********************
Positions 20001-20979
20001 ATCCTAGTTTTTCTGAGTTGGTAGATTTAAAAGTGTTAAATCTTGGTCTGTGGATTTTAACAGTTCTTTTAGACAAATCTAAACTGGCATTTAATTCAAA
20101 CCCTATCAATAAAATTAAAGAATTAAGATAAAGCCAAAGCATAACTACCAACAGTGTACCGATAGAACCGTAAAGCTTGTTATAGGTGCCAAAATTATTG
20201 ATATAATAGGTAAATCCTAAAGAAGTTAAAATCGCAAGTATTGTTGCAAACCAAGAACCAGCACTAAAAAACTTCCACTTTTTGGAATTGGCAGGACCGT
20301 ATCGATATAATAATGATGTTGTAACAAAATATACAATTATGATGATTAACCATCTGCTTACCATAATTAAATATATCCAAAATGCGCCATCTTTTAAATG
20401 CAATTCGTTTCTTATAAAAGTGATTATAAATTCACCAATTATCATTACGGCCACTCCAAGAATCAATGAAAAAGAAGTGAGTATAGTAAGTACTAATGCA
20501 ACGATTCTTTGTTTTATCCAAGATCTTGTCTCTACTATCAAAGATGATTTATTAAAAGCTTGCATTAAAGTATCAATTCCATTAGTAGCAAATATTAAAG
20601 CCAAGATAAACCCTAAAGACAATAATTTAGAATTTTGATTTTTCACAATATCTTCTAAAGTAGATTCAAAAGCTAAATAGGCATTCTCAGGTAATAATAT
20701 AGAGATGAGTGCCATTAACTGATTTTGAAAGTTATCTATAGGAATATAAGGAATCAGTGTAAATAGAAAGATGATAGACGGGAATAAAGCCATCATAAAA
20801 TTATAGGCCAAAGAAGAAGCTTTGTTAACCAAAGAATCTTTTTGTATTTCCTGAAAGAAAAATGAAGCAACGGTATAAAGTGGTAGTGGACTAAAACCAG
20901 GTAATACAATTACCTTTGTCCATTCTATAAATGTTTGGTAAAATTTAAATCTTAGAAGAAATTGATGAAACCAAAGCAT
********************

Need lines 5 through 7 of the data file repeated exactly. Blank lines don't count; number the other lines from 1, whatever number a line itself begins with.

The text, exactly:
20301 ATCGATATAATAATGATGTTGTAACAAAATATACAATTATGATGATTAACCATCTGCTTACCATAATTAAATATATCCAAAATGCGCCATCTTTTAAATG
20401 CAATTCGTTTCTTATAAAAGTGATTATAAATTCACCAATTATCATTACGGCCACTCCAAGAATCAATGAAAAAGAAGTGAGTATAGTAAGTACTAATGCA
20501 ACGATTCTTTGTTTTATCCAAGATCTTGTCTCTACTATCAAAGATGATTTATTAAAAGCTTGCATTAAAGTATCAATTCCATTAGTAGCAAATATTAAAG